Most of us have gathered wild foods at one point or another; if you’ve ever picked a fresh berry on a hot summer hike, then you’ve harvested wild food. But for some, going deeper into the world of foraging is both a great way to add new plants to your diet and to learn more about the earth around us.
Ian Andrus is a Cook County resident and experienced forager. He teaches foraging classes at North House Folk School, and he and his wife Rachel own and operate Creaking Tree Farm, and has long been interested in the challenge of collecting edible food.
“It’s actually tough to find edibles in this area,” Andrus said. “I grew up an hour west of the Twin Cities and there was so much you could find outside. I moved here 12 years ago and have learned that edible foods are out there, but they’re fewer and far between.”
For beginners, the idea of going into the woods to find edible foods may seem challenging, but Andrus offered a few tips to get started. First, a key thing to understand is that the seasonality of any wild edible follows the growth of the plant, from greens to fruits and then to roots, and it’s often easiest to identify plants during the flowering stage. A good field guide and an edibles guidebook for your region are musts, and it can be helpful to take a class or to go with someone more experienced.
“You have to become a student of all plants,” Andrus said. “It’s hard to jump in and only learn about the edible ones. Get familiar with botanical names and the different parts of plants which might be referenced when you read a field guide.”
Andrus said that beginners shouldn’t try to learn everything at once—start with three or five plants you want to identify until you get comfortable with those and go from there. And when sampling new plants, try them one at a time—if you have a reaction to something, it’s easiest to pinpoint any intolerances that way. Finally, before going out, take some time to learn about harvesting ethics.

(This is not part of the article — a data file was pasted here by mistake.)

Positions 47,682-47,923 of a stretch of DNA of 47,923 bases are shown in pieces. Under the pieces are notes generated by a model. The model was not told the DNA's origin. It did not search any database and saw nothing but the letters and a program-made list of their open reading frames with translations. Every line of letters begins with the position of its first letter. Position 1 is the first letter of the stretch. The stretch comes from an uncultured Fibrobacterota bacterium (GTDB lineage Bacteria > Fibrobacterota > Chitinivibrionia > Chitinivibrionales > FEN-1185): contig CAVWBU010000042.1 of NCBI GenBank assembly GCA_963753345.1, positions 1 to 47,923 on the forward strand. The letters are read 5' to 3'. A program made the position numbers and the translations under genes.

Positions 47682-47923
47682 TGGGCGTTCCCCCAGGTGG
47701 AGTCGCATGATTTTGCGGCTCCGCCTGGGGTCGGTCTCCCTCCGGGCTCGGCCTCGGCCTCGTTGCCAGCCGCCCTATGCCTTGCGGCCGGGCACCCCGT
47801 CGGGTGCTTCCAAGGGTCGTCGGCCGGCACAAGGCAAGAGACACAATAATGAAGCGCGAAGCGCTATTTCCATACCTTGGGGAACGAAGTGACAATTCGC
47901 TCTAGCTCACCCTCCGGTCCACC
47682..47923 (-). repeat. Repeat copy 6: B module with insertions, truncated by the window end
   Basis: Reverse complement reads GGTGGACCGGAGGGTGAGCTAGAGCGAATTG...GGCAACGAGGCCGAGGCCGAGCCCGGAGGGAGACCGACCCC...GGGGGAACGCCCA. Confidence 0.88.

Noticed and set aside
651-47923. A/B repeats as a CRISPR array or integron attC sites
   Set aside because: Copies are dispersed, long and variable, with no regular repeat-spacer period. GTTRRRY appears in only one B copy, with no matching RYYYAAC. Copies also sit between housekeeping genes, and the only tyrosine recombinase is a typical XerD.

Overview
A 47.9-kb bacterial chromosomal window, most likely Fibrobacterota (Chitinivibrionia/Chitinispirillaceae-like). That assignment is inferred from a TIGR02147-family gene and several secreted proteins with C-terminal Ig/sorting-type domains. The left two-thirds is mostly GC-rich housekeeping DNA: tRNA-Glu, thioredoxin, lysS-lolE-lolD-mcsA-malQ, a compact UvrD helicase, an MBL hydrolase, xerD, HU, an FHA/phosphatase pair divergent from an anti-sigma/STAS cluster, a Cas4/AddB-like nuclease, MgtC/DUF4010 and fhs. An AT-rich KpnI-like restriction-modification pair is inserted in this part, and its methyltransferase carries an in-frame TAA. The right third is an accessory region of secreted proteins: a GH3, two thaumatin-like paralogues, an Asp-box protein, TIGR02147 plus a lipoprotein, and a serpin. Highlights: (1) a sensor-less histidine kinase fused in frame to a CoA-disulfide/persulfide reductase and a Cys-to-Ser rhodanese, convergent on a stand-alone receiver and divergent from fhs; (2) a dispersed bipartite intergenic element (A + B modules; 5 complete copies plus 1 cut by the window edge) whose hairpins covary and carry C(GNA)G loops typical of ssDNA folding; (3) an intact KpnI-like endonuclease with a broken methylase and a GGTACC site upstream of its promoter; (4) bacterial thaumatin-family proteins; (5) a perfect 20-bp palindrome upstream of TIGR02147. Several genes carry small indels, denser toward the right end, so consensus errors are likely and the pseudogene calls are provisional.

“Some people go a bit crazy and try to over-harvest or even sell what they find, which is not what you want to do,” Andrus said. “Make sure you understand the broader picture of what you’re harvesting—is it widespread or hard to find? Is it fast-growing or slow-growing? Those are the questions you should be asking.”
Part of understanding the broader picture, too, is appreciating the rich history of harvesting wild foods in this region. Foods that can be gathered here have been gathered by the Anishinaabe for generations and good ethics will help keep these plants around for generations to come. (Also note that while many edibles can be harvested in small amounts for personal use in Minnesota, some—such as wild rice—require a permit, and some locations may be protected. Always check your local rules and regulations before you go.)
But for those who are interested in giving foraging a try, here are some of the foods that can be found throughout the year:
In early spring, one of the first sources of food from the land comes from tree sap. Sap starts running in maple trees when daytime temperatures reach above freezing but nighttime temperatures dip below freezing, usually around mid-March to mid-April, though that can vary. Several regions of the North Shore contain large stands of maple trees and even some commercial syruping operations. It takes about 40 gallons of maple sap to make one gallon of syrup, and only trees larger than 10” diameter should be tapped. The Minnesota DNR has an online guide on how to collect sap and make syrup at home.